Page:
The focus of such an essay predicts its structure. It dictates the information readers need to know and the order in which they need to receive it. Thus your essay's structure is necessarily unique to the main claim you're making. Although there are guidelines for constructing certain classic essay types (e.g., comparative analysis), there are no set formula.
Answering Questions: The Parts of an Essay
A typical essay contains many different kinds of information, often located in specialized parts or sections. Even short essays perform several different operations: introducing the argument, analyzing data, raising counterarguments, concluding. Introductions and conclusions have fixed places, but other parts don't. Counterargument, for example, may appear within a paragraph, as a free-standing section, as part of the beginning, or before the ending. Background material (historical context or biographical information, a summary of relevant theory or criticism, the definition of a key term) often appears at the beginning of the essay, between the introduction and the first analytical section, but might also appear near the beginning of the specific section to which it's relevant.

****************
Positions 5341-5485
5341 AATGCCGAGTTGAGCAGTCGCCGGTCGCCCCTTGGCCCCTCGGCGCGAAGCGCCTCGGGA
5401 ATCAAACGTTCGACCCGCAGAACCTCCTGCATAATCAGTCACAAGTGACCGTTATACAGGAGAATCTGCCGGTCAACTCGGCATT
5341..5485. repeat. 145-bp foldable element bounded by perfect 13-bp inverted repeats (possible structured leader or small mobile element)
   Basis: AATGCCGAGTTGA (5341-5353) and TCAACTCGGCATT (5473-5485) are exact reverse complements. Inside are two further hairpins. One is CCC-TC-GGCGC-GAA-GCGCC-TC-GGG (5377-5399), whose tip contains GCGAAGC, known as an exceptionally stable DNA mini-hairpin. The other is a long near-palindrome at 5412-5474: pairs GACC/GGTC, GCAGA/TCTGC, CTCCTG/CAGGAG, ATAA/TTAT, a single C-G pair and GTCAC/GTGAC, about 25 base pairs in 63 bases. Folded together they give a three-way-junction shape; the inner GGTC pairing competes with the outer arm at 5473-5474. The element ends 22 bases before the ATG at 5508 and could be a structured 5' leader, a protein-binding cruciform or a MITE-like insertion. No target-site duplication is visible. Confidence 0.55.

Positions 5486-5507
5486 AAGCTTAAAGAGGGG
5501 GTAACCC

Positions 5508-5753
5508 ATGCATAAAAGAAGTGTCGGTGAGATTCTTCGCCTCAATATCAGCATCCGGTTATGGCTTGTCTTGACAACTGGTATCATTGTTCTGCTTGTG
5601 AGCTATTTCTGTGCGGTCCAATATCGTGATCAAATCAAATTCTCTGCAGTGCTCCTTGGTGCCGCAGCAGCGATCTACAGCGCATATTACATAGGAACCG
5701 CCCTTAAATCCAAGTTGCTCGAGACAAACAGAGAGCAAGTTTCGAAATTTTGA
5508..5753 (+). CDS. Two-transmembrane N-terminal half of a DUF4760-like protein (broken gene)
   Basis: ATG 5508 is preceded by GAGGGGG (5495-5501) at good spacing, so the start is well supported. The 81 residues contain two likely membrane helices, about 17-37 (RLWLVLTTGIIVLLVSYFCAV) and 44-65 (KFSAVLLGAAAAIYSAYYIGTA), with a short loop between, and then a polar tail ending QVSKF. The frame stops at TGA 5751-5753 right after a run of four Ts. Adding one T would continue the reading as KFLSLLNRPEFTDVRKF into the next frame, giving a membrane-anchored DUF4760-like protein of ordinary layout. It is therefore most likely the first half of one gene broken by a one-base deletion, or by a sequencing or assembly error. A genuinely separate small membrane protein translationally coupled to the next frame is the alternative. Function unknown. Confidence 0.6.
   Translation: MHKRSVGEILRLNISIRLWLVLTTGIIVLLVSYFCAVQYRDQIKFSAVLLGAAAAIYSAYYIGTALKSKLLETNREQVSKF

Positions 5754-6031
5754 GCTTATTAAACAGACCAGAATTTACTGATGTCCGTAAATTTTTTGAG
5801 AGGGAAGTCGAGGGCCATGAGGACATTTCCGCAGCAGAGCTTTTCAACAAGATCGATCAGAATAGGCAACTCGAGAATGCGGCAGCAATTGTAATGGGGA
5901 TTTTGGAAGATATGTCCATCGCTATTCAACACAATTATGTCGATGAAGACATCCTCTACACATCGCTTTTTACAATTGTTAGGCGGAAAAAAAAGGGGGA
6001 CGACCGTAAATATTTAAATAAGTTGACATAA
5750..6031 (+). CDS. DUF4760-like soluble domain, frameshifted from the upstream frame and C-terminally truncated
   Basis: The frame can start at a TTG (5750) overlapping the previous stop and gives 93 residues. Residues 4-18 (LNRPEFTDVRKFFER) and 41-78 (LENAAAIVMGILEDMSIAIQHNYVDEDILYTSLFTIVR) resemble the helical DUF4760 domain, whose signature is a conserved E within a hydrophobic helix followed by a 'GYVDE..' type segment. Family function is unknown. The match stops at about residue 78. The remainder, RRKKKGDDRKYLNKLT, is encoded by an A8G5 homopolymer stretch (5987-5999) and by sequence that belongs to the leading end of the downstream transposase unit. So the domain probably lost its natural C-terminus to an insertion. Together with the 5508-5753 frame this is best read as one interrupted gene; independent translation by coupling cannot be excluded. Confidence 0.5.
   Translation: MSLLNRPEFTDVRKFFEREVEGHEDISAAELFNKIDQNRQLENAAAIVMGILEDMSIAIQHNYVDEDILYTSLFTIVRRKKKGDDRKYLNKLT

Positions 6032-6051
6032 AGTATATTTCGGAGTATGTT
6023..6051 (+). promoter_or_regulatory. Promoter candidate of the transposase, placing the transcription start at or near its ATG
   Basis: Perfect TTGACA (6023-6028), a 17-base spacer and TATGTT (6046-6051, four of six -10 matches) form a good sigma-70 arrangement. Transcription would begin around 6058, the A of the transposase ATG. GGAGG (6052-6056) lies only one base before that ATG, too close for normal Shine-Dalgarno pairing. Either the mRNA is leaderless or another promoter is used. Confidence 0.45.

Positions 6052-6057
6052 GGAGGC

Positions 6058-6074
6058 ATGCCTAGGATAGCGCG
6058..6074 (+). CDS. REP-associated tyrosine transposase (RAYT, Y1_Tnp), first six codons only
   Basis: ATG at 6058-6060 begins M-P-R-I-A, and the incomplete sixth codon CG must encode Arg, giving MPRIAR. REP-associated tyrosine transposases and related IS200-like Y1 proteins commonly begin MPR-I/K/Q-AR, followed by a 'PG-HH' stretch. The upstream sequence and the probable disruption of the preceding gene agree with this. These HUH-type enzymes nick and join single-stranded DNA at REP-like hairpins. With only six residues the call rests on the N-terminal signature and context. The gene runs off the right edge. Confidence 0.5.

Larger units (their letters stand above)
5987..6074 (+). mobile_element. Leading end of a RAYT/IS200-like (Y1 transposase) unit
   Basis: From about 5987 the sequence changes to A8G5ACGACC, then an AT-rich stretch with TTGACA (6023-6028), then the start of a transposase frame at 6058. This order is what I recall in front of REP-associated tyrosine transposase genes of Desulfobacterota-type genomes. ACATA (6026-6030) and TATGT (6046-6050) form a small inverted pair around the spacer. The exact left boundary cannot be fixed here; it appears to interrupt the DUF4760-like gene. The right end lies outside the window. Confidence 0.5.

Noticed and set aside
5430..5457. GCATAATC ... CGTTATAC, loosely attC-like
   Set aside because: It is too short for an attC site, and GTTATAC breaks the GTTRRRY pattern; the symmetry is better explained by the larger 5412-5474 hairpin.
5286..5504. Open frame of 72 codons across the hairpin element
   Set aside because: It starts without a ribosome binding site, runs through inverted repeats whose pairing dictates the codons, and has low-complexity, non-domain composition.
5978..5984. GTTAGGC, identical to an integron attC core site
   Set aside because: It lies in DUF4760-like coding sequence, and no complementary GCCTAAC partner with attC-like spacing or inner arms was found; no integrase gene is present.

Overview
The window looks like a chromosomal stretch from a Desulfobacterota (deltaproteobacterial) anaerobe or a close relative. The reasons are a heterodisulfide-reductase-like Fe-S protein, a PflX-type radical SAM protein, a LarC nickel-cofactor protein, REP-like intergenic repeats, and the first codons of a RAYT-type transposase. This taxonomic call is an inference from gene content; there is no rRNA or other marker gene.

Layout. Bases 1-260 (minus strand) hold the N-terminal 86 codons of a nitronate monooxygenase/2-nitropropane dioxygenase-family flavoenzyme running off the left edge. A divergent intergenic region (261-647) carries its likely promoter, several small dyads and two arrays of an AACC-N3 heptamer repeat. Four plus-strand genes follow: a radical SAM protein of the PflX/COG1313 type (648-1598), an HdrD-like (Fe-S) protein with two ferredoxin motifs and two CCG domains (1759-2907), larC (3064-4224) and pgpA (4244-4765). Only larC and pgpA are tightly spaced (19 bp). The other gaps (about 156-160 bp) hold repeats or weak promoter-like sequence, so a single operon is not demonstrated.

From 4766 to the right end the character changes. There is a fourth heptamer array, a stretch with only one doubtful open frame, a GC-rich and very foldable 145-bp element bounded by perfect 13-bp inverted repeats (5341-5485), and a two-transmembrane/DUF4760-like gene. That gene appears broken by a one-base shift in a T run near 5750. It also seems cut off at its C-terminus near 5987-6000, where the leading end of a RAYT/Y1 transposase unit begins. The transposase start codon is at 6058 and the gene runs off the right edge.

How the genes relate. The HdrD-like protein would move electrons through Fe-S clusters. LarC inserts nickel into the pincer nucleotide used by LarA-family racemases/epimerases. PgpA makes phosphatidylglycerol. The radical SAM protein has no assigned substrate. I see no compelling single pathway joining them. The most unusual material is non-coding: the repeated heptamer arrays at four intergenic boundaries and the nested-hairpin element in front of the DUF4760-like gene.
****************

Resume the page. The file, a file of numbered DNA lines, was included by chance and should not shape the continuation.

It's helpful to think of the different essay sections as answering a series of questions your reader might ask when encountering your thesis. (Readers should have questions. If they don't, your thesis is most likely simply an observation of fact, not an arguable claim.)